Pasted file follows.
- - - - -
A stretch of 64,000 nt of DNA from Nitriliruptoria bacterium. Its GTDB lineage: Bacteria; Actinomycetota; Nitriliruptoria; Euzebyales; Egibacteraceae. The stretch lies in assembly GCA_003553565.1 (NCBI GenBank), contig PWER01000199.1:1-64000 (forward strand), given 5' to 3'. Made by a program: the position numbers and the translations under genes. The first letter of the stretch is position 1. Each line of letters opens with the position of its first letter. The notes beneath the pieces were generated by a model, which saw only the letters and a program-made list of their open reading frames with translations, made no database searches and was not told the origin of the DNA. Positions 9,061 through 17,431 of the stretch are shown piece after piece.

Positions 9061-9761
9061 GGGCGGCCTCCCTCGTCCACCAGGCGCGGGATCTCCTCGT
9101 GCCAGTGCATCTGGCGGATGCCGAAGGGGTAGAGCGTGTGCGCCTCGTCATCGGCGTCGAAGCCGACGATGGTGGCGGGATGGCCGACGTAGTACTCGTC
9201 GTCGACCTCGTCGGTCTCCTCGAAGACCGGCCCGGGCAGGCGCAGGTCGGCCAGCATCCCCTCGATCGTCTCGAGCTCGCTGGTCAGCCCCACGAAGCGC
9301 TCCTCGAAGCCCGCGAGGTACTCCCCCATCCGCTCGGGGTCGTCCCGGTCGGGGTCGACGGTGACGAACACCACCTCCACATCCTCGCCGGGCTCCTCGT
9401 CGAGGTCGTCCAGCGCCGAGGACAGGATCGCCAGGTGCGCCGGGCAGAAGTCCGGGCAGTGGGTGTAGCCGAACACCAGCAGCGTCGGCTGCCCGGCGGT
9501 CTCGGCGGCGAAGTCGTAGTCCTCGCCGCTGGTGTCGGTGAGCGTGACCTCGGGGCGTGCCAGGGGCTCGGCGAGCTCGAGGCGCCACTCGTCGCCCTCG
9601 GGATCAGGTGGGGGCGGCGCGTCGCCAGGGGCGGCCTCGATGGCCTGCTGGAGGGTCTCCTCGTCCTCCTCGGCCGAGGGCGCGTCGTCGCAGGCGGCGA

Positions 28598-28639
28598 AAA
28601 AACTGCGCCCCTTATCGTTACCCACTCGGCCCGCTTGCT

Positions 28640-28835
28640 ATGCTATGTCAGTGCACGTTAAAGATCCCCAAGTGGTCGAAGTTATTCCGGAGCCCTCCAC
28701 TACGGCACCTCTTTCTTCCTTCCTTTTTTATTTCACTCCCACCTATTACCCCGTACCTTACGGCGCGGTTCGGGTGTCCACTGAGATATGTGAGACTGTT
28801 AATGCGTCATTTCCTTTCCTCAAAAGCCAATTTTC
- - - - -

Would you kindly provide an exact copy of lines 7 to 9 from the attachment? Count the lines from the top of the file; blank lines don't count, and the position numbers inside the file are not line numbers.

9401 CGAGGTCGTCCAGCGCCGAGGACAGGATCGCCAGGTGCGCCGGGCAGAAGTCCGGGCAGTGGGTGTAGCCGAACACCAGCAGCGTCGGCTGCCCGGCGGT
9501 CTCGGCGGCGAAGTCGTAGTCCTCGCCGCTGGTGTCGGTGAGCGTGACCTCGGGGCGTGCCAGGGGCTCGGCGAGCTCGAGGCGCCACTCGTCGCCCTCG
9601 GGATCAGGTGGGGGCGGCGCGTCGCCAGGGGCGGCCTCGATGGCCTGCTGGAGGGTCTCCTCGTCCTCCTCGGCCGAGGGCGCGTCGTCGCAGGCGGCGA